Linked by Howard Fosdick on Mon 27th Aug 2012 13:53 UTC
Editorial The dream of inexpensive computing for everyone has been with us since the first computers. Along the way it has taken some unexpected turns. This article summarizes key trends and a few of the surprises.
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RE[2]: Invisibility is the goal
by Tony Swash on Tue 28th Aug 2012 22:44 UTC in reply to "RE: Invisibility is the goal"
Tony Swash
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Disappearing from view is a good thing for the masses who just want things to work and don't want to bother learning how to operate something, let alone read a manual.

BUT! I think there should always be the option to thinker around. I don't mind an iPad being a closed system, but it would be a sad day if you were no longer able to build your own computer and install an alternative OS on it.

When things start to become simple and people expect things to "just work" it's not such a small jump to a situation where a government forbids any computer devices where users can "tamper" with, for they may interrupt services of the it-just-works-machines/systems/services.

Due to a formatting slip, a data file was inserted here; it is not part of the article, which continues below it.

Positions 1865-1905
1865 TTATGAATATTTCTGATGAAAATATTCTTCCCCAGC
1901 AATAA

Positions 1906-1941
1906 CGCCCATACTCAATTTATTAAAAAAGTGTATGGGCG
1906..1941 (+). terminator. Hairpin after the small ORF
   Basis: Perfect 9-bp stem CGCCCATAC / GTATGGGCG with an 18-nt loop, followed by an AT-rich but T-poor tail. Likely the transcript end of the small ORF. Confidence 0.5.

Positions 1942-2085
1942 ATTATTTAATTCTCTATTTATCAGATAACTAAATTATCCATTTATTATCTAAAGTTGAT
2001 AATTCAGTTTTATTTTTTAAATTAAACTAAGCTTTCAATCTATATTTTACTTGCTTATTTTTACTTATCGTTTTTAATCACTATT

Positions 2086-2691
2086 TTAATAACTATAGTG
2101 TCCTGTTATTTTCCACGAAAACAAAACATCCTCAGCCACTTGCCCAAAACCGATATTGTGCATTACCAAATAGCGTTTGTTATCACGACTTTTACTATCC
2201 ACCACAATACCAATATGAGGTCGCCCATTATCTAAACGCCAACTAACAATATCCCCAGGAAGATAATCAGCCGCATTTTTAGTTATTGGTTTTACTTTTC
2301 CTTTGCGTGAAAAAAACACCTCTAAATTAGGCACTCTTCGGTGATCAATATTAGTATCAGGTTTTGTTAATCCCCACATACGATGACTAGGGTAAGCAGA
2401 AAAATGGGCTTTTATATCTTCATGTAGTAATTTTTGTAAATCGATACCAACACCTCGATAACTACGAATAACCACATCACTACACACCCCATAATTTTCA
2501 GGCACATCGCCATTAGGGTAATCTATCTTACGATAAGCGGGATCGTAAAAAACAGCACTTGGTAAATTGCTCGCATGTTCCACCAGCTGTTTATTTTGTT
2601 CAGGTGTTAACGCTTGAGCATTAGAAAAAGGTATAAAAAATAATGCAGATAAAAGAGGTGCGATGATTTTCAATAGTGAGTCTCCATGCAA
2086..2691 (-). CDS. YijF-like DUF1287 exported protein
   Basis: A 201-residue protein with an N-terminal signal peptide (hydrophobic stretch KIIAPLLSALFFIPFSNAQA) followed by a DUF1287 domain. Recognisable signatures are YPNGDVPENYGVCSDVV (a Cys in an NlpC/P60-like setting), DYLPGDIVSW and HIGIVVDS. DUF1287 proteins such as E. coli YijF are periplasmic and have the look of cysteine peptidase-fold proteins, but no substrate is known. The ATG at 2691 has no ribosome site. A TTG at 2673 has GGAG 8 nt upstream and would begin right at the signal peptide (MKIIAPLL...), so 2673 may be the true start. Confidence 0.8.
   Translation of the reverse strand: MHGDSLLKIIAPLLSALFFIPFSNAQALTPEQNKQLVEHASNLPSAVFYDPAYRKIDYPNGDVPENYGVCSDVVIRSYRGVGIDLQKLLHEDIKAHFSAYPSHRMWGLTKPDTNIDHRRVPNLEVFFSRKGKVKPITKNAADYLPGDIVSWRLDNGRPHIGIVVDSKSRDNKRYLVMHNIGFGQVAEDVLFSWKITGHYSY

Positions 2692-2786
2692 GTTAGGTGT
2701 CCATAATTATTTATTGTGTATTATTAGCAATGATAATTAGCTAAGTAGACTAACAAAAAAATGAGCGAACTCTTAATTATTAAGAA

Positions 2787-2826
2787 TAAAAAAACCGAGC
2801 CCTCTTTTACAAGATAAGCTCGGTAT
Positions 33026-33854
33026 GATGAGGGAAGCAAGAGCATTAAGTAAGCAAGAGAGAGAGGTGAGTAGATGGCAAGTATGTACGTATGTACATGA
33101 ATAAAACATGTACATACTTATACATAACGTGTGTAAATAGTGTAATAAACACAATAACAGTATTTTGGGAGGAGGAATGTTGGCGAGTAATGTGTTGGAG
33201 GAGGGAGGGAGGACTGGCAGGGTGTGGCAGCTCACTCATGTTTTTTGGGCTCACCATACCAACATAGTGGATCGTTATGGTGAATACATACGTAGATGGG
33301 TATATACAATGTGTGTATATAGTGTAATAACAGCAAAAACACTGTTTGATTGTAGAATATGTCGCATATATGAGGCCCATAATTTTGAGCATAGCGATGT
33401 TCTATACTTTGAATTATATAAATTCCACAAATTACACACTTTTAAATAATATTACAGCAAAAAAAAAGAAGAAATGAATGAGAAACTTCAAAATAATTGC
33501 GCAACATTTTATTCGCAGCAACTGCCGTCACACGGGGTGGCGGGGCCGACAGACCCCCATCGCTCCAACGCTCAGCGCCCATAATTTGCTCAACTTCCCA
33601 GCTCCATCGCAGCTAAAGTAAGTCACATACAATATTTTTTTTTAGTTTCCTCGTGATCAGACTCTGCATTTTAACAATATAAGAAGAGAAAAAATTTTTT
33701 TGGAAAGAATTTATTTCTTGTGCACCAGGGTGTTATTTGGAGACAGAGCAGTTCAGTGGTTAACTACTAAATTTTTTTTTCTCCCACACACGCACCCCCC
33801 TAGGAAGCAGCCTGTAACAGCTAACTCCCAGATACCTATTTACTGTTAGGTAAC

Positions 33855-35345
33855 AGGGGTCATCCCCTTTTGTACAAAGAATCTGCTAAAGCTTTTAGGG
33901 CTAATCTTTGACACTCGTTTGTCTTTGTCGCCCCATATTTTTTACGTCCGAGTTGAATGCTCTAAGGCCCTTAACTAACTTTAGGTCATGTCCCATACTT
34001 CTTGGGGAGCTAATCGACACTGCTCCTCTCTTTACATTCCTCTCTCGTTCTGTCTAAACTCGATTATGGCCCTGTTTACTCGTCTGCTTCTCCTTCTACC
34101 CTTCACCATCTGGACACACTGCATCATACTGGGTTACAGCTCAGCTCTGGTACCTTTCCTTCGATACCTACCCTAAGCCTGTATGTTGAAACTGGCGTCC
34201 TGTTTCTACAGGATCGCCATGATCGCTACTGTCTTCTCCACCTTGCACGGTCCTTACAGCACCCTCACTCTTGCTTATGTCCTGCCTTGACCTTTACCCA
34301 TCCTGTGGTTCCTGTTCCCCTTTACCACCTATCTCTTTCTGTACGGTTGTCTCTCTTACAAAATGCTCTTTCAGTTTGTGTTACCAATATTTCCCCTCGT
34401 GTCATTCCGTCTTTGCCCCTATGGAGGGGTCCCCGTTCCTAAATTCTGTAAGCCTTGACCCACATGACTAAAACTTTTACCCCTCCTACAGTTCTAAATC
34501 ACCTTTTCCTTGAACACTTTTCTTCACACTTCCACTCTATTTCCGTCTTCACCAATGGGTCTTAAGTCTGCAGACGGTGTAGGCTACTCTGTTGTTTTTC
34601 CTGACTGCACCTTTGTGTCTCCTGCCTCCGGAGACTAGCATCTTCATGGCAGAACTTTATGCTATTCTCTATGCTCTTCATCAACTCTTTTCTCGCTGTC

The movie and music industry wouldn't mind that happening for it makes pirating less easy, nor would the government mind in their fight against terrorists, hackers and tax evaders.

I would pose it this way: if you are designing a tool should you design it for the 1% who are interested in the tools themselves or for the 99% who just want to use a tool to do something else and not because they are interested in the tools themselves?

Neither group, those interested in the tools themselves and those only interested in the thing the tools allows one to do, are right or wrong.

The tool lovers will always be a small minority.

Any company making tools will probably focus on the much larger group, those who only want tools for doing something else rather than for tinkering with the tools themselves. A company who makes tools so well designed and easy to use that they become invisible will probably be very successful but the design approach that created the invisibility of the tool will probably be based upon a design approach that makes tinkering with the tool harder and make the tool less satisfying for the small number of people who are mostly interested in the tool itself.

There are no rights and wrongs in tool design. Just trade offs.

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